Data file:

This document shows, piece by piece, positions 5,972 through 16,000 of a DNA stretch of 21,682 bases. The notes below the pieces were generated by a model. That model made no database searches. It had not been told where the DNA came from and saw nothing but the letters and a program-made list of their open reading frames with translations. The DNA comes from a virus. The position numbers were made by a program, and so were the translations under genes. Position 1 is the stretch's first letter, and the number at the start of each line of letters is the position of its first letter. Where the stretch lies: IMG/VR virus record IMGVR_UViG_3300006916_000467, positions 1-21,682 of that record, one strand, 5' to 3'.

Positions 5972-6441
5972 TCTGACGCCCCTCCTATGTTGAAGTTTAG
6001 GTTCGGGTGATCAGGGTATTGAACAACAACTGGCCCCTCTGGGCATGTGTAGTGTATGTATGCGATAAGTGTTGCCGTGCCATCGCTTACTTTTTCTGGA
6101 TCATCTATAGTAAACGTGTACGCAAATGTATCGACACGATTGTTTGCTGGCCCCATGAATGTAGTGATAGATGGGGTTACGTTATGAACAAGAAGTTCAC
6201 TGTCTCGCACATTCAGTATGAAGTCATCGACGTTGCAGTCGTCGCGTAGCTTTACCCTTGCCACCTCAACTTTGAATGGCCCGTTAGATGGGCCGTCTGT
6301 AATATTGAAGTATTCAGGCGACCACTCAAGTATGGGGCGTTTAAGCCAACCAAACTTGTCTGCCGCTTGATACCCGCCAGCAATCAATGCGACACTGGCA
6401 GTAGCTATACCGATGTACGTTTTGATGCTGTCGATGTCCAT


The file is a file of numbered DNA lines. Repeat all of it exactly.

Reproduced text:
This document shows, piece by piece, positions 5,972 through 16,000 of a DNA stretch of 21,682 bases. The notes below the pieces were generated by a model. That model made no database searches. It had not been told where the DNA came from and saw nothing but the letters and a program-made list of their open reading frames with translations. The DNA comes from a virus. The position numbers were made by a program, and so were the translations under genes. Position 1 is the stretch's first letter, and the number at the start of each line of letters is the position of its first letter. Where the stretch lies: IMG/VR virus record IMGVR_UViG_3300006916_000467, positions 1-21,682 of that record, one strand, 5' to 3'.

Positions 5972-6441
5972 TCTGACGCCCCTCCTATGTTGAAGTTTAG
6001 GTTCGGGTGATCAGGGTATTGAACAACAACTGGCCCCTCTGGGCATGTGTAGTGTATGTATGCGATAAGTGTTGCCGTGCCATCGCTTACTTTTTCTGGA
6101 TCATCTATAGTAAACGTGTACGCAAATGTATCGACACGATTGTTTGCTGGCCCCATGAATGTAGTGATAGATGGGGTTACGTTATGAACAAGAAGTTCAC
6201 TGTCTCGCACATTCAGTATGAAGTCATCGACGTTGCAGTCGTCGCGTAGCTTTACCCTTGCCACCTCAACTTTGAATGGCCCGTTAGATGGGCCGTCTGT
6301 AATATTGAAGTATTCAGGCGACCACTCAAGTATGGGGCGTTTAAGCCAACCAAACTTGTCTGCCGCTTGATACCCGCCAGCAATCAATGCGACACTGGCA
6401 GTAGCTATACCGATGTACGTTTTGATGCTGTCGATGTCCAT